What a complicated, horrible situation. Talk about throwing good money after bad. It's not just the thought of pouring $2 billion into an agency that blows through money as if it were tissue.
These are tough times to be sure and there's no news in that.
But this is an agency that had a $2 billion surplus a year ago.
Yes, I know, subway ridership is down. That means revenue is down.
And the real estate market is down. That means MTA revenue is down as well, since it relies on taxes generated by real estate.
But no where in the bailout plan is there any discussion about changing the way the beleaguered agency is run, or its strategy.
It's tempting to call the MTA New York's AIG. But there's one big difference: At least when taxpayers coughed up money for these bone-headed private corporations, the feds attached strings to the funds. Where are the strings for MTA's management? Where is at least a discussion about how to avoid another fiasco like this next year?
The answer: Nowhere.
And so the State is forcing just about everyone to bite the bullet - this in a time when everyone is already biting bullets.
Where the logic escapes me is that if lawmakers were really serious about getting people out of their cars and onto the public transportation system, then jack up bridge and tunnel tolls by a factor of two or three; institute congestion pricing; make it unaffordable to ride anything but public transit.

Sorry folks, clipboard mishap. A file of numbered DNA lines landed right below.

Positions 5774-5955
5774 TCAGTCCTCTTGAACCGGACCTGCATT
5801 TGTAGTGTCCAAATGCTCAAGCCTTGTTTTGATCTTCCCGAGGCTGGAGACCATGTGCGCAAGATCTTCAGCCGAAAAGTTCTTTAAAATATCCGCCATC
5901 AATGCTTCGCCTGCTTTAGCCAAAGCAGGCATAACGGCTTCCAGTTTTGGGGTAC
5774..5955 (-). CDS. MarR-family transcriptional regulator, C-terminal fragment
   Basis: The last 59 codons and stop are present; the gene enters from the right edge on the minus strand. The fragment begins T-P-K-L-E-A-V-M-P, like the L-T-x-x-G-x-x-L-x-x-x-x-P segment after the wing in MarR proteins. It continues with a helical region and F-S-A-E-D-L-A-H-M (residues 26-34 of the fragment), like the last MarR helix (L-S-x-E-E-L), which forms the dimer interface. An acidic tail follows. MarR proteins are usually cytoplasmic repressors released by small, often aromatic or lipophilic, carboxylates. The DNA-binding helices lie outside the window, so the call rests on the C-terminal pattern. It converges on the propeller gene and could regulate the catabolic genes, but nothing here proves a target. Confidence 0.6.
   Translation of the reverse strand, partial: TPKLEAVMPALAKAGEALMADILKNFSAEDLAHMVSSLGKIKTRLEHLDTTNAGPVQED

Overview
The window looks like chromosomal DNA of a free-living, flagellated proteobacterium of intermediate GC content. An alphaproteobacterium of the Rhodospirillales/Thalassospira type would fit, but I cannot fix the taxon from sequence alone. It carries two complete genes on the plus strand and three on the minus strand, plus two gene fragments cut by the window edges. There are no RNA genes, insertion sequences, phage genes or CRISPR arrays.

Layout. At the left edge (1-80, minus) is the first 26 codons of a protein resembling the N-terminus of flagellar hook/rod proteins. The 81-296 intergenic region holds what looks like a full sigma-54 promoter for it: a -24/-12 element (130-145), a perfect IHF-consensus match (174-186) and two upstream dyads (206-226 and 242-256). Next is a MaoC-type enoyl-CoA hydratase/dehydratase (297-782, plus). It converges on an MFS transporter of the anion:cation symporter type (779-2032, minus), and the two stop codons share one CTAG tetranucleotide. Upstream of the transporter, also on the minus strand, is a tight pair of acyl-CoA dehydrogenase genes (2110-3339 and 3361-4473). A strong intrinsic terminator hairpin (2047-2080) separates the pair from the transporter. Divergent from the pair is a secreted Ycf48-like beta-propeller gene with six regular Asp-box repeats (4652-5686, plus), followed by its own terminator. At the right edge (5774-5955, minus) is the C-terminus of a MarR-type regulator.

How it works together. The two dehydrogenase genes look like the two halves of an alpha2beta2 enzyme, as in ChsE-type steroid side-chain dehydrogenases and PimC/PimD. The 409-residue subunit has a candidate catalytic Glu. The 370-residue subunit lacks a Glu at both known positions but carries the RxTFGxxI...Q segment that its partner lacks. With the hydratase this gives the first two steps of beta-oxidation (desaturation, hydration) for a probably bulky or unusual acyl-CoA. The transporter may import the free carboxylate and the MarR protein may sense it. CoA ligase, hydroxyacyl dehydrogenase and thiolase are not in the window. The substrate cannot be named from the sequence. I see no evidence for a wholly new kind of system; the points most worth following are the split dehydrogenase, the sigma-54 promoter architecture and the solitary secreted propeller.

That would increase MTA revenues.
I've not heard anyone talking about that.
Blame it on a lack of leadership, pure and simple.
Oh, and I understand the instinct not to raise bus and subway fares. Many people simply can't afford it. But the truth is a $2.50 subway or bus fare is the best bargain in New York, and the majority of passengers could indeed afford to pay, say 50 cents more. Why not offer low-income riders a price break? Now that would be progressive and real leadership.
The bottom line: It's time to reevaluate how the MTA is funded. And it's troubling - and infuriating - that no one is talking about that.
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We'll have the latest on the MTA bailout, tonight at 11.
Also at 11, figures to be quite a meeting in Queens tonight, as officials at Con Edison get ready to face angry residents who live next to or near the house that exploded last month. The April 24 gas blast killed a mother of three who lived inside. Con Ed was working in the neighborhood when it happened.
And there's apparently another "Ninja" burglar on the loose and at work on Staten Island. He's hit a dozen homes so far. Is he a copy cat for the Ninja burglar who was busted last year after months of free rein?
And our investigative reporter Jim Hoffer tonight with a story that will likely make your blood boil. The widow of a disabled World War II vet from Long Island - gets a notice that because she forgot to fill out an application, her pension benefits were being cut off and, adding insult to injury, she would have to reimburse the government thousands of dollars.
Just wrong. Jim rides to the rescue, at 11.
We'll also have any breaking news of the night, plus Lee Goldberg's AccuWeather forecast, and Scott Clark with the night's sports. I hope you can join Liz Cho and me, tonight at 11.